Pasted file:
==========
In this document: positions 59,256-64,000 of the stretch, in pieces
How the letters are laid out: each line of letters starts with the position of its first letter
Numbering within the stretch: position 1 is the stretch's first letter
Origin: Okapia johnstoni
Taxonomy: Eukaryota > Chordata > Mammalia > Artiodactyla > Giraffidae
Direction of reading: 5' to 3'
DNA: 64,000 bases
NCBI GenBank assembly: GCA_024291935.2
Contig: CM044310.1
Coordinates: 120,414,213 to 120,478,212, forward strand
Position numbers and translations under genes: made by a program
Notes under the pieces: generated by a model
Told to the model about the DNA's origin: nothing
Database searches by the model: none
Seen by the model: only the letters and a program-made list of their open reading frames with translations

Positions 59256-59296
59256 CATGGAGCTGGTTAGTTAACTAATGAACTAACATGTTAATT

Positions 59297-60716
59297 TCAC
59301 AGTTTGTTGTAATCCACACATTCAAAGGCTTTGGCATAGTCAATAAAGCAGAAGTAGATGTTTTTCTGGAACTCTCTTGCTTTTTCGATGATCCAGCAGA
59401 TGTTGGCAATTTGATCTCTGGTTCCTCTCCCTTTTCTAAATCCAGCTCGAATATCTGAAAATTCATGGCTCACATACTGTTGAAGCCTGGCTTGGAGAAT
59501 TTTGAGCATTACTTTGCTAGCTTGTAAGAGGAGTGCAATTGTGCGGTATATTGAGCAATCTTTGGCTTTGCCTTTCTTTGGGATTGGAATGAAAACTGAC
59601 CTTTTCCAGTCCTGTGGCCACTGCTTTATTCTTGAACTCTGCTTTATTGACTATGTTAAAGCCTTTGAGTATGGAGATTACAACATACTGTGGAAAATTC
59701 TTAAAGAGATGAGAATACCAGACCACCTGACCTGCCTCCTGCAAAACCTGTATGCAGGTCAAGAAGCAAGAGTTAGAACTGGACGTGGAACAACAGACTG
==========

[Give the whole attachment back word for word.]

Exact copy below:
In this document: positions 59,256-64,000 of the stretch, in pieces
How the letters are laid out: each line of letters starts with the position of its first letter
Numbering within the stretch: position 1 is the stretch's first letter
Origin: Okapia johnstoni
Taxonomy: Eukaryota > Chordata > Mammalia > Artiodactyla > Giraffidae
Direction of reading: 5' to 3'
DNA: 64,000 bases
NCBI GenBank assembly: GCA_024291935.2
Contig: CM044310.1
Coordinates: 120,414,213 to 120,478,212, forward strand
Position numbers and translations under genes: made by a program
Notes under the pieces: generated by a model
Told to the model about the DNA's origin: nothing
Database searches by the model: none
Seen by the model: only the letters and a program-made list of their open reading frames with translations

Positions 59256-59296
59256 CATGGAGCTGGTTAGTTAACTAATGAACTAACATGTTAATT

Positions 59297-60716
59297 TCAC
59301 AGTTTGTTGTAATCCACACATTCAAAGGCTTTGGCATAGTCAATAAAGCAGAAGTAGATGTTTTTCTGGAACTCTCTTGCTTTTTCGATGATCCAGCAGA
59401 TGTTGGCAATTTGATCTCTGGTTCCTCTCCCTTTTCTAAATCCAGCTCGAATATCTGAAAATTCATGGCTCACATACTGTTGAAGCCTGGCTTGGAGAAT
59501 TTTGAGCATTACTTTGCTAGCTTGTAAGAGGAGTGCAATTGTGCGGTATATTGAGCAATCTTTGGCTTTGCCTTTCTTTGGGATTGGAATGAAAACTGAC
59601 CTTTTCCAGTCCTGTGGCCACTGCTTTATTCTTGAACTCTGCTTTATTGACTATGTTAAAGCCTTTGAGTATGGAGATTACAACATACTGTGGAAAATTC
59701 TTAAAGAGATGAGAATACCAGACCACCTGACCTGCCTCCTGCAAAACCTGTATGCAGGTCAAGAAGCAAGAGTTAGAACTGGACGTGGAACAACAGACTG